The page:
Words by: Emilio Lanera Art by: Lauren Easter
For the last four years, university has been the main source of structure in my life. I did have other things going on in my life like work, social life, internships, and other extracurricular activities, but for the most part they all had to work around my university classes and assignments. While it was nice to have someone else organise your life for you, by the time I graduated I was ready to leave the familiar structure university offered and embark on a new journey where I had more control in deciding what I do and when I would do it. However, something I would learn very early after leaving university is that no matter how well you plan things, life still tends to get in the way.
The first thing I decided to do after graduating was to take a few months off to travel. I had always planned to travel when I had finished university, although I would ideally be somewhere a little further north of the equator. But even in these unprecedented times, I thought (maybe stupidly) that travel was still a possibility in a place like Australia where COVID-19 cases were low; that we were allowed to jump over the pond to New Zealand if we wanted. Plus, I didn’t want to jump from the rigid lifestyle of university to the rigid lifestyle of full-time work just yet.
So, making my first decision post-graduation, I decided to quit my job, move out of my sharehouse, and book my first trip to the Whitsundays all within a week. Just to clarify, when I decided all this, Victoria had just exited lockdown number four and there was no COVID-19 outbreak in NSW, so I thought I was in the clear. Fast-forward a few weeks, NSW is now regularly reporting over 100 cases a day and Melbourne is only just starting to exit our fifth lockdown. This meant I had to cancel my Whitsundays trip as well put all my other travel plans on hold.
Was it ‘optimistic’ of me to think that the politicians in this country might figure out a way to execute a proper vaccine rollout and find ways to contain this virus without going into a lockdown? Probably, but I digress.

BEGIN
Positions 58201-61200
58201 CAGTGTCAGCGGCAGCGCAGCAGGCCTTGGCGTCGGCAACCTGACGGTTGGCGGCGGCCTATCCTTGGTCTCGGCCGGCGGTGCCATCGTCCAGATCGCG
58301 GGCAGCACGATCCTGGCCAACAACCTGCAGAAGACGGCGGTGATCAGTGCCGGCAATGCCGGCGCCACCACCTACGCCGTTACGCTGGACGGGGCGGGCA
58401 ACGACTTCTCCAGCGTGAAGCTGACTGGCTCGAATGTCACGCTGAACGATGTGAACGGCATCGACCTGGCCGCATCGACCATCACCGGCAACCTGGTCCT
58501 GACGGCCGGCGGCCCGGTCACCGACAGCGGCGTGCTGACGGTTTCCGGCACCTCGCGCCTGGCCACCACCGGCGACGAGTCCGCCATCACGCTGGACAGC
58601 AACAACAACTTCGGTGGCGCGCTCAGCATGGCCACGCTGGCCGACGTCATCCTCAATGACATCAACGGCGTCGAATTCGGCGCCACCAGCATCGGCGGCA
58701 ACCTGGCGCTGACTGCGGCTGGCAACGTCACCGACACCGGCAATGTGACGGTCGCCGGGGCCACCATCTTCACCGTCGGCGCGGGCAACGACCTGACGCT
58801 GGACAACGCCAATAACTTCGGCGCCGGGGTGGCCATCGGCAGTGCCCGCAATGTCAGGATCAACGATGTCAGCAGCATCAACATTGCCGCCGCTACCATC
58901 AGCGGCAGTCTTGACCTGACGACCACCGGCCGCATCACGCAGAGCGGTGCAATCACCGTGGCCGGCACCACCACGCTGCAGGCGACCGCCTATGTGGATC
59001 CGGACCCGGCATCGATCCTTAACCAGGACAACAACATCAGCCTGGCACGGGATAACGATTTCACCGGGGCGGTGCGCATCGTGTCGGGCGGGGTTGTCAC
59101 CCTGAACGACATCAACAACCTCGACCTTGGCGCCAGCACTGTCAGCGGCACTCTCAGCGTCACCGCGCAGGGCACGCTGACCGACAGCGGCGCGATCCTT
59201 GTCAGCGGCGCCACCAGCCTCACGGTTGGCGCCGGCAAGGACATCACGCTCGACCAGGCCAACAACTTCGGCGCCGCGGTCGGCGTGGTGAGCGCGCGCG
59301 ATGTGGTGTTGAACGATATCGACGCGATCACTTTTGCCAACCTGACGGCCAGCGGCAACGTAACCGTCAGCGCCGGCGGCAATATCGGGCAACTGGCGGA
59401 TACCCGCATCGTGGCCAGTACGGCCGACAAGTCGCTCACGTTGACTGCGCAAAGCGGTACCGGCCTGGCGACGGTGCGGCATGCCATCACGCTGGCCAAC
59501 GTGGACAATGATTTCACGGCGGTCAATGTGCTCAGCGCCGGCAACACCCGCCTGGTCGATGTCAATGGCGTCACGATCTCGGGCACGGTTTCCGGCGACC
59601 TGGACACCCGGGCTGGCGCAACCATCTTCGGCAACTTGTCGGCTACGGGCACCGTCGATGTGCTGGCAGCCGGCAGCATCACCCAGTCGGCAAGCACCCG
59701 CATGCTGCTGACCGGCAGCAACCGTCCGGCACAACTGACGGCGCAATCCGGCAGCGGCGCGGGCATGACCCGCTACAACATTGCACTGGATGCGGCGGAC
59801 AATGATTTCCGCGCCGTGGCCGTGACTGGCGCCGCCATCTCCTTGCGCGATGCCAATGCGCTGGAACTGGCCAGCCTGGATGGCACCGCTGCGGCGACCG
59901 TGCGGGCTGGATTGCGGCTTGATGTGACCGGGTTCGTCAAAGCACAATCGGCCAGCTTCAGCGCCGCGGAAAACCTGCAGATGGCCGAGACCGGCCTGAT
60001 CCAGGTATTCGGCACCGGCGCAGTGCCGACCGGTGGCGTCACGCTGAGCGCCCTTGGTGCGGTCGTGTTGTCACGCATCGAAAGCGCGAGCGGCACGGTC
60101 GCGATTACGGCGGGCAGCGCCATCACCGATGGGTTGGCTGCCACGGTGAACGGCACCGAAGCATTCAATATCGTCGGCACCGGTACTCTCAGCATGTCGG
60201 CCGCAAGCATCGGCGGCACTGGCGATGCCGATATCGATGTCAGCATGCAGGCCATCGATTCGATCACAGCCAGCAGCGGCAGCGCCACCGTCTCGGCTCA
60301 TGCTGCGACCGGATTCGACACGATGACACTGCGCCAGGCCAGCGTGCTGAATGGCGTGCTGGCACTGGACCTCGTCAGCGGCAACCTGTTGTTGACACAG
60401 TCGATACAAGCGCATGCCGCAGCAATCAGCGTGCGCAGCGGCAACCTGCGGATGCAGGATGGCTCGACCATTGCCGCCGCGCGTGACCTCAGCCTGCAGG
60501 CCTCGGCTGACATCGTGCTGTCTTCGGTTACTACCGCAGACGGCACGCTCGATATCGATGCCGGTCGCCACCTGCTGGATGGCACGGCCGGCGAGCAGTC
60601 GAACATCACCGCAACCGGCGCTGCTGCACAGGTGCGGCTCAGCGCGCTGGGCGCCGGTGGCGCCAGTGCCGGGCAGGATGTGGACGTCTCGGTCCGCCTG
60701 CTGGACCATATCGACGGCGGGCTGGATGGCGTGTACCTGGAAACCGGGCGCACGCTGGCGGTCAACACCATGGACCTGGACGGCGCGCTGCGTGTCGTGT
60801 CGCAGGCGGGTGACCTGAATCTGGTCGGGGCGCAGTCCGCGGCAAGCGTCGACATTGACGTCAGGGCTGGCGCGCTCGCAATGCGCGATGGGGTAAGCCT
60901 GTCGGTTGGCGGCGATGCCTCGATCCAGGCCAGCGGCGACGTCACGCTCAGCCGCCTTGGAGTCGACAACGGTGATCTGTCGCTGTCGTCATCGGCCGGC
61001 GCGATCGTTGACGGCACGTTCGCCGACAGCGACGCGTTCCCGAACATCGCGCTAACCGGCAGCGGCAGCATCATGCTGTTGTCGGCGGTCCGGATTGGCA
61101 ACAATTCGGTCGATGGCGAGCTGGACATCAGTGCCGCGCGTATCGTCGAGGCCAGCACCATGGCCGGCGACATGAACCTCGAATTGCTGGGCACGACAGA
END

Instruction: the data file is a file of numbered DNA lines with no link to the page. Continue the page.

Having to cancel my exchange to Denmark last year, I am no stranger to having to abandon travel plans but it didn’t make it any less devastating. Instead of being somewhere with warm weather, beautiful beaches and I assume, really hot surfer guys, I was stuck in a bedroom at my nonna’s place that had a lot of religious paraphernalia and photos of Italian relatives that I have never met. Without university or even a part-time job to help provide some structure and guidance on what to do I was left to my own devices.
For the first few days of lockdown I was lying on the floor in my nonna’s bedroom/mini chapel feeling unmotivated and sorry for myself. But eventually the pity party came to an end and I started to realise that my decisions to quit my job, move in with my nonna, and try to travel around Australia and New Zealand weren’t actually that terrible. I hate to be the person who is like, “look on the bright side” when the world is ending, but there were a few positive things to come out of my arguably misguided choices. I got to leave the job I hated, I’m getting to spend more time with my nonna who recently had a heart attack and needs more help around the house. I also get a chance to actively try and pursue a career in freelance writing, something I have always put off due to work and university. Even though this is not what I envisioned my life would be like straight after graduating, given the current circumstances, I was still able to decide for myself what I wanted to do with my life, which I guess is the main thing I wanted to do after I graduated all along.
An important thing to learn when you leave the safe confinement of university is that while you gain more control over how you live your life, you can’t control everything. This fifth lockdown ruining my travel plans will probably be the first of many times where I will make a plan and life will get in the way to absolutely derail it. Being stuck at home was not how I envisioned the beginning of this new chapter of my life, but if I am going to survive life outside of university, I am going to have to learn how to constantly adjust.